Truckee & North Lake Tahoe's Independent Newspaper | Tahoe News | Tahoe Music | Tahoe Events

You Can Call Me Al

Reads 1146 Comments 0 Printer-friendly versionprint Send by emailemail

It wasn’t a deciding factor or anything, but one of the pros on the pro/con list for choosing my baby name was that Ally (not Allison or Alexandra, just Ally) yielded a gender neutral nickname — Al. Now, this was 1990, not the 1920s, but my parents still thought that having this option would allow me to be taken more seriously walking into a meeting, applying for a job, or standing up for something I believed in.

Oddly enough, I don’t really go by Al (but you can call me it) and I have been lucky enough to, for the most part, work at jobs where I feel equally respected with my male coworkers (see Women in Construction).

The first job I ever had, however, introduced 14-year-old me (Ally, not Al) to gender bias in the workplace. Not discrimination, but bias. The job title was launch driver, and the description said my time would be spent driving members of a yacht club to their moored sailboats in a dinghy.
Unfortunately, my job duties ended up being 50 percent scrubbing bird poop off the dock, 30 percent changing kegs and fetching liquor, 10 percent putting up and taking down what seemed like an excessive number of flags, and, finally, 10 percent actually driving the launch boat.
But I am not here to complain about the tasks associated with my job; I am here to talk about having a boss — my first boss — who didn’t quite know what to do with his new girl hire. I can’t say for certain but I think I was the first girl this crotchety, old-school yacht club bartender and grounds man had ever hired.

My first few days would be described as awkward.

“Would you mind scrubbing the dock?” he’d ask. To which I would think to myself, “Well, I would prefer not to spend my morning cleaning up poop, but this is my job, so no, I don’t mind.”

But in actuality, eager and new to the workforce, I wanted him to give me a list of daily tasks without hesitation. I was sure that’s what he had been doing with my male predecessors.

At first I was frustrated because I thought my boss was taking it too easy on me and I’m sure he wondered why the hell he hired a girl to do a man’s job. But, by the end of the summer, we developed a mutual respect for each other, and, while I did not return to the yacht club the following summer, I do know that he hired a girl again the next year.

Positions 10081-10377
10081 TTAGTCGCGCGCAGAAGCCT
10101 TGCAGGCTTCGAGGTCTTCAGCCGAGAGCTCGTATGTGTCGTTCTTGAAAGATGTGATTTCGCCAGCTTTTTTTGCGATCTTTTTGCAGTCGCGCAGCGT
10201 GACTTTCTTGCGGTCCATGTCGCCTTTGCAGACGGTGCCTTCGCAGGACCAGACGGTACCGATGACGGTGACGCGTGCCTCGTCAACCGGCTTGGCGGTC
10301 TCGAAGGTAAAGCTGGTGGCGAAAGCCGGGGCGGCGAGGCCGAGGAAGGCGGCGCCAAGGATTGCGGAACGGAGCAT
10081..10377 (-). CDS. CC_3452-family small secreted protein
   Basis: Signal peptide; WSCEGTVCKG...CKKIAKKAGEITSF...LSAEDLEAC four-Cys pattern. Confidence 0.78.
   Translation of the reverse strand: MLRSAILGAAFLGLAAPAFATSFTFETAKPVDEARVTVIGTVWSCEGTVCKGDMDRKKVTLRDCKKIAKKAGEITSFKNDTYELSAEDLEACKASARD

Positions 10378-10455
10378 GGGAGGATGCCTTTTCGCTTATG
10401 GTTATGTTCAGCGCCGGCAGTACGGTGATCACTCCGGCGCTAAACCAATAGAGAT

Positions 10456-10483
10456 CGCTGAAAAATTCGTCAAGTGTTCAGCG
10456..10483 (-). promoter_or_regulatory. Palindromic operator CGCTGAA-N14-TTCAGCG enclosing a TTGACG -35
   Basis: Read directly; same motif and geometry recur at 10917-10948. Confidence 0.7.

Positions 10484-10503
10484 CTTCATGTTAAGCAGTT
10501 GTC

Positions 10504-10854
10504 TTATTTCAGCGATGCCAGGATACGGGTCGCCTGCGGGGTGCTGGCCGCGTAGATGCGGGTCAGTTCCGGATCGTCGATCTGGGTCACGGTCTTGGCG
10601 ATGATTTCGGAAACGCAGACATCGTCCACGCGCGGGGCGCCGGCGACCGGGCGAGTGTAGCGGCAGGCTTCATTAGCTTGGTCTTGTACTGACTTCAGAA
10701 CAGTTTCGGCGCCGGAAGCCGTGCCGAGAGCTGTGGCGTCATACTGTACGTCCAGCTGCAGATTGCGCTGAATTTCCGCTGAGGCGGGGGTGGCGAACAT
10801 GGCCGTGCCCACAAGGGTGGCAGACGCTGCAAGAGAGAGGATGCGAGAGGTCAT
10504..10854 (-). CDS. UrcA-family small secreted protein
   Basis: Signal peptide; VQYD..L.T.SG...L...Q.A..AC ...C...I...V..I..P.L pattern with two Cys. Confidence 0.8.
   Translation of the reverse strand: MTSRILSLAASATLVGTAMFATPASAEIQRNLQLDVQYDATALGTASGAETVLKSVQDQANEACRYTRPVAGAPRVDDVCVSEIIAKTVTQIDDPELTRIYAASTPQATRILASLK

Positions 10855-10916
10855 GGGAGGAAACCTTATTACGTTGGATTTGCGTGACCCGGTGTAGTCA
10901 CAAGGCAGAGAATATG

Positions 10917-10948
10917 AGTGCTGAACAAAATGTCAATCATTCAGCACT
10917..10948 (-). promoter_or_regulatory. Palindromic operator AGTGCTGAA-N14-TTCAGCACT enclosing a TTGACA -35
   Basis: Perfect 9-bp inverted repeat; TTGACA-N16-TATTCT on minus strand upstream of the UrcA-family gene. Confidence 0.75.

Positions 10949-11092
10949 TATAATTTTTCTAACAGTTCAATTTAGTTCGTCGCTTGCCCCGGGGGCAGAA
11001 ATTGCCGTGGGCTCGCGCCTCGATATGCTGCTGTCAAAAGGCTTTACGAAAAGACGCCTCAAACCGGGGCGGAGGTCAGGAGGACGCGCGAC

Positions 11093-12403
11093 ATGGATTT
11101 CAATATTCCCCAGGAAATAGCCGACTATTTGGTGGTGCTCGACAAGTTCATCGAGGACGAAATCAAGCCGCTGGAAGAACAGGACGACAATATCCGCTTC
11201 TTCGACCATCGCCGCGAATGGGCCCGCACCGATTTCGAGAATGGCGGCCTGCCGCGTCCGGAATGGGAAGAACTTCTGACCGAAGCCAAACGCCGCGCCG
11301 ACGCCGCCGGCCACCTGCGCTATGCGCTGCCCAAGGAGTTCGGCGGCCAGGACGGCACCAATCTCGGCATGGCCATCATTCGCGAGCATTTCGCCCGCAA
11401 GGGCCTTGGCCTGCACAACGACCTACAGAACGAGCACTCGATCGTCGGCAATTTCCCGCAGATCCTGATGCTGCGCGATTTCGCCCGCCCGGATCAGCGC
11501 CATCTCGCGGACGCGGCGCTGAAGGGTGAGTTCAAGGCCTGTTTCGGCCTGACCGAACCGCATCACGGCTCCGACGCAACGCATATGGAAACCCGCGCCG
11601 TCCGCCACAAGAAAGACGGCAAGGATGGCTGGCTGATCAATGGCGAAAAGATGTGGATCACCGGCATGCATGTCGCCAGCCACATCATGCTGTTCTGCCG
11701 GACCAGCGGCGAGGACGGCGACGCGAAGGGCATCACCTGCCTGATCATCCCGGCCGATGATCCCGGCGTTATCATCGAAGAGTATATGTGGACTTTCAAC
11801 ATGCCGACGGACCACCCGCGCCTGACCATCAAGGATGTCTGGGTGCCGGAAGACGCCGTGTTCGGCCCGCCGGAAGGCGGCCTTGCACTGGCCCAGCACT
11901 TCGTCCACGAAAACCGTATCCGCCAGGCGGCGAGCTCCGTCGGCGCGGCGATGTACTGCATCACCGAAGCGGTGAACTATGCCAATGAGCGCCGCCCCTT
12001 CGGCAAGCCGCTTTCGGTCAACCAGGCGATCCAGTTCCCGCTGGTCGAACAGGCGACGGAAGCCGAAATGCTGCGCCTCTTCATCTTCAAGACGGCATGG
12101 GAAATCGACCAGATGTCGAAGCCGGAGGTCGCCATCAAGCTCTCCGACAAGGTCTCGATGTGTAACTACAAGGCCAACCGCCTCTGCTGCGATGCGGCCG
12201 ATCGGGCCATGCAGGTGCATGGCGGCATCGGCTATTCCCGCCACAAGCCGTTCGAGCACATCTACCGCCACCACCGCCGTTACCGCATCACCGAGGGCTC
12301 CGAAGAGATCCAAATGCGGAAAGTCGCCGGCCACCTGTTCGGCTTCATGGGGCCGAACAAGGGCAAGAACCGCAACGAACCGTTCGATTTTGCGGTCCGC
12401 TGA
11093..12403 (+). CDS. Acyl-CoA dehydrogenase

By creating and using an account on Moonshine Ink, you are agreeing to our user terms and submissions policy. Read the complete terms and policy.

Don't Miss the Next Edition

Edition First-Round Deadline Drop-Dead Deadline
April 12 to May 9 March 23 March 30
May 10 to June 13 April 20 April 27

About News

Moonshine Ink brings you Tahoe news straight from the source. Our team of hardworking journalists uncovers North Tahoe and Truckee news stories with in-depth reporting and our authentic “for the community, by the community” spirit.

In our News section you’ll find the facts on everything from politics to the environment to local business. We’re your Tahoe newspaper, delivering stories you can trust.

Subscribe to the feed

Latest Tweets @moonshineink

  • In preparation for tonight's Democratic debate, we spoke with each candidate, asking them two questions: What solut… 1 month 3 weeks ago
  • Raley's grocery store development permit approved by the Town of Truckee Planning Commission this week. Info: 2 months 20 hours ago
  • Placer County voted Jan. 10 to support a grant application to help fund the 56-unit Schaffer’s Mill workforce housi… 2 months 1 week ago

Look for the latest Moonshine Ink issue on newsstands now.

Look for the latest issue in newsstands now.

Or subscribe and enjoy it hot off the press in your mailbox.

March 8, 2018